Saturday, September 24, 2011


It is said that toward the end of the nineteenth century, Swedish chemist Alfred Nobel awoke one morning to read his own obituary in the local newspaper: “The merchant of death is dead. Alfred Nobel, the inventor of dynamite, who died yesterday, devised a way for more people to be killed in a war than ever before, and he died a very rich man.”

Apparently, it was Alfred's older brother who had died; somebody on the paper had bungled the epitaph. Needless to say, Nobel was quite taken aback. But the account had a profound effect on the man. It is believed that the emotion of reading his own obituary led him to set aside the bulk of his estate to establish the Nobel Foundation that bestows annual awards for cultural and scientific advances, as well as for the Nobel Peace Prize, presented to those who foster peace.

“Every man,” Nobel said, “ought to have the chance to correct his epitaph in midstream and write a new one.”

What a grand idea!

Something like that happened to Kelsey Grammer, playing Dr. Frasier Crane in the TV show Frasier. He had to go to the ER one day, but after a long wait, returned home.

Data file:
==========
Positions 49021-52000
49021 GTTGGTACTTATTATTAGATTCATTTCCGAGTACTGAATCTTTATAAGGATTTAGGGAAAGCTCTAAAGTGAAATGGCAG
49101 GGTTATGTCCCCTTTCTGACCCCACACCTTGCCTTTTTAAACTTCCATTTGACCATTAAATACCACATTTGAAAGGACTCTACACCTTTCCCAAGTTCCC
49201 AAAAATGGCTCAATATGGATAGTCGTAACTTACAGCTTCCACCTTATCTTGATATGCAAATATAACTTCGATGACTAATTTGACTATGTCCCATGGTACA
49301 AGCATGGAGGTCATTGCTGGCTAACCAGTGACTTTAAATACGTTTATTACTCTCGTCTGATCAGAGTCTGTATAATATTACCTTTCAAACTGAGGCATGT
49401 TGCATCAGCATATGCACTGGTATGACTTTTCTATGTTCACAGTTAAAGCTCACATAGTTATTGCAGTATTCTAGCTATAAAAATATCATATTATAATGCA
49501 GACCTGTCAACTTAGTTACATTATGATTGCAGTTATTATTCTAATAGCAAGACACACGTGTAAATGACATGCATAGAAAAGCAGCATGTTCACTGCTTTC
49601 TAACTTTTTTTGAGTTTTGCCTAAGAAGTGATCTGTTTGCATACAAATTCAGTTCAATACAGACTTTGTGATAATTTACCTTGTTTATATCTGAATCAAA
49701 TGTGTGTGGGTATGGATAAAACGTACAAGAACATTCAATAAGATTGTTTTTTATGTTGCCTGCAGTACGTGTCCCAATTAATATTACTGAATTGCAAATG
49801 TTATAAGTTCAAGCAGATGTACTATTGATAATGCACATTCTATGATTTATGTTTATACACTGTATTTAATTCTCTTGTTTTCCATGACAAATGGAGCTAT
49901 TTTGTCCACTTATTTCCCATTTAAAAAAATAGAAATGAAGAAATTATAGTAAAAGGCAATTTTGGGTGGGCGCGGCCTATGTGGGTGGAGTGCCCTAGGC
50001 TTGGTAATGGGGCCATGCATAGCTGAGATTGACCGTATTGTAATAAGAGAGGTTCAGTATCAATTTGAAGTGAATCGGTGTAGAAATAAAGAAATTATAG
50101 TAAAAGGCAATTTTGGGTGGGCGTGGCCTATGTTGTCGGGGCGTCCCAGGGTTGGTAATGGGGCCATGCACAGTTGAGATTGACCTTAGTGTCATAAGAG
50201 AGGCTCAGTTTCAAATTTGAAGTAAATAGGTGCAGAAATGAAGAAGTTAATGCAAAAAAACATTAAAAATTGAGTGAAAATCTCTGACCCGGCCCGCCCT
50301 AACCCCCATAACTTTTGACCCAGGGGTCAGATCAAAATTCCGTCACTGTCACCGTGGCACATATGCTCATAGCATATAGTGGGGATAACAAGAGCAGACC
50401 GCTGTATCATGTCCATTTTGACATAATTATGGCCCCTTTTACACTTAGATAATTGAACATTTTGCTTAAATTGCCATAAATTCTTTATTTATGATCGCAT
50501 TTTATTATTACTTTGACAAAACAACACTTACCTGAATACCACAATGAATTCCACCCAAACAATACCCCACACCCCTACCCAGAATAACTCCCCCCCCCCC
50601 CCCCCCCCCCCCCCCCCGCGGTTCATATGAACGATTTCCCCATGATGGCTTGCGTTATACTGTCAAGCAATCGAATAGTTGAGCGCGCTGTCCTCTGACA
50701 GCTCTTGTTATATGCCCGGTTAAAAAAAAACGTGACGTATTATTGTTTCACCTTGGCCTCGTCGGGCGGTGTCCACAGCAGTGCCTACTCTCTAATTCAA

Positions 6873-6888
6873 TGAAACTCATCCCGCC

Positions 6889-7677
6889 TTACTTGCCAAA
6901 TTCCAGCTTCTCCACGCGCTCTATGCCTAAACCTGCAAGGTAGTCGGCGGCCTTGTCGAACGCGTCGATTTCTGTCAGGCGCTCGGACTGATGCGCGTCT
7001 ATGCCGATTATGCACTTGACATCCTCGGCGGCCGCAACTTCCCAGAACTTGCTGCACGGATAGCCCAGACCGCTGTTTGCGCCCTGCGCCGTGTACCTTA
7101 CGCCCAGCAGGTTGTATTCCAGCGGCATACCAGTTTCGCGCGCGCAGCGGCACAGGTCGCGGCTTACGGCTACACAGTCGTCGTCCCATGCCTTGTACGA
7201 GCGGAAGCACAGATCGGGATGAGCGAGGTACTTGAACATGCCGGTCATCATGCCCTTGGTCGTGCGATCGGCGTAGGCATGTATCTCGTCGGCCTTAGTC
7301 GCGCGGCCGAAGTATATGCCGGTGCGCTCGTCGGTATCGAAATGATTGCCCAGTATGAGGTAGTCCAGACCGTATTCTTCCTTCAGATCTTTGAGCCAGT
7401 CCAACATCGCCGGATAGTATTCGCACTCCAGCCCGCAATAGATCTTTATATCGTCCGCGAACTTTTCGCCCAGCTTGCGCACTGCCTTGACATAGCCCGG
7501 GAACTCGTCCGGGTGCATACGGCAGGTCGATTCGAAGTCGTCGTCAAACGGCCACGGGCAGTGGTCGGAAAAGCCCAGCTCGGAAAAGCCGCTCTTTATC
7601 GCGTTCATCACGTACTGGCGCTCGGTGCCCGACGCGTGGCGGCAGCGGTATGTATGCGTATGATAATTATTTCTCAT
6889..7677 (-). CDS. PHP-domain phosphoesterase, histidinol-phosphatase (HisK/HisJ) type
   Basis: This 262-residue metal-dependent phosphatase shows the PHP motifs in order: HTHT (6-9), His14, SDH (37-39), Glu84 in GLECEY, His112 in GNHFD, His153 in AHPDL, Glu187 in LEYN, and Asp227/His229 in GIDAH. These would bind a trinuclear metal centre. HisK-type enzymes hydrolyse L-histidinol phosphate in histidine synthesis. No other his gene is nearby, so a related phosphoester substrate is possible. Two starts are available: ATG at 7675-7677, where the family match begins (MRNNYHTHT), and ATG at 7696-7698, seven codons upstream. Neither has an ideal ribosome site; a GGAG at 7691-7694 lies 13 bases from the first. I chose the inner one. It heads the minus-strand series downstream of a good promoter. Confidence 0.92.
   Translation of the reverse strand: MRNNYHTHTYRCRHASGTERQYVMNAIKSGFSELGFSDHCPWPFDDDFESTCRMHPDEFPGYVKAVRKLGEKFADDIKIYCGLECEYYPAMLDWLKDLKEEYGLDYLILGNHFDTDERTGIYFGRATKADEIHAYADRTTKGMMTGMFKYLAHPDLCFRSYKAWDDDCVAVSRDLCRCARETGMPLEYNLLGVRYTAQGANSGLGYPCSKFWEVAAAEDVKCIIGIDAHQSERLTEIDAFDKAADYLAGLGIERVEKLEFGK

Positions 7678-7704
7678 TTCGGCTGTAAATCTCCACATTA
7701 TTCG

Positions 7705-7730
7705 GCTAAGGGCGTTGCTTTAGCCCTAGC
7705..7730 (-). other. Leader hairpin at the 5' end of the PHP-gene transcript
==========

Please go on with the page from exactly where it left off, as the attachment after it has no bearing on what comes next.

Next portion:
Soon after, his name was called in the ER, and someone else in line answered, just to get ahead. But then this guy suddenly died of a heart attack in the ER and the evening news reported that Frasier Crane had passed way. The newspaper published his obituary the next day.

Frasier, reading the report, is understandably shocked. But then he suddenly realizes that he is actually not dead yet, decides that this misreporting is a wake-up call. So he goes ahead and writes his own obituary, as an impetus to do what he had hitherto left undone in life.

“Dr. Crane came late to athletics, he became a fixture in the Seattle marathon, the America’s Cup yacht race, as well as the Kentucky Derby [as a stable owner].” He also added that he had taught psychiatry to children online, traveled to South America, taken up rafting, and that he had been fluent in Russian.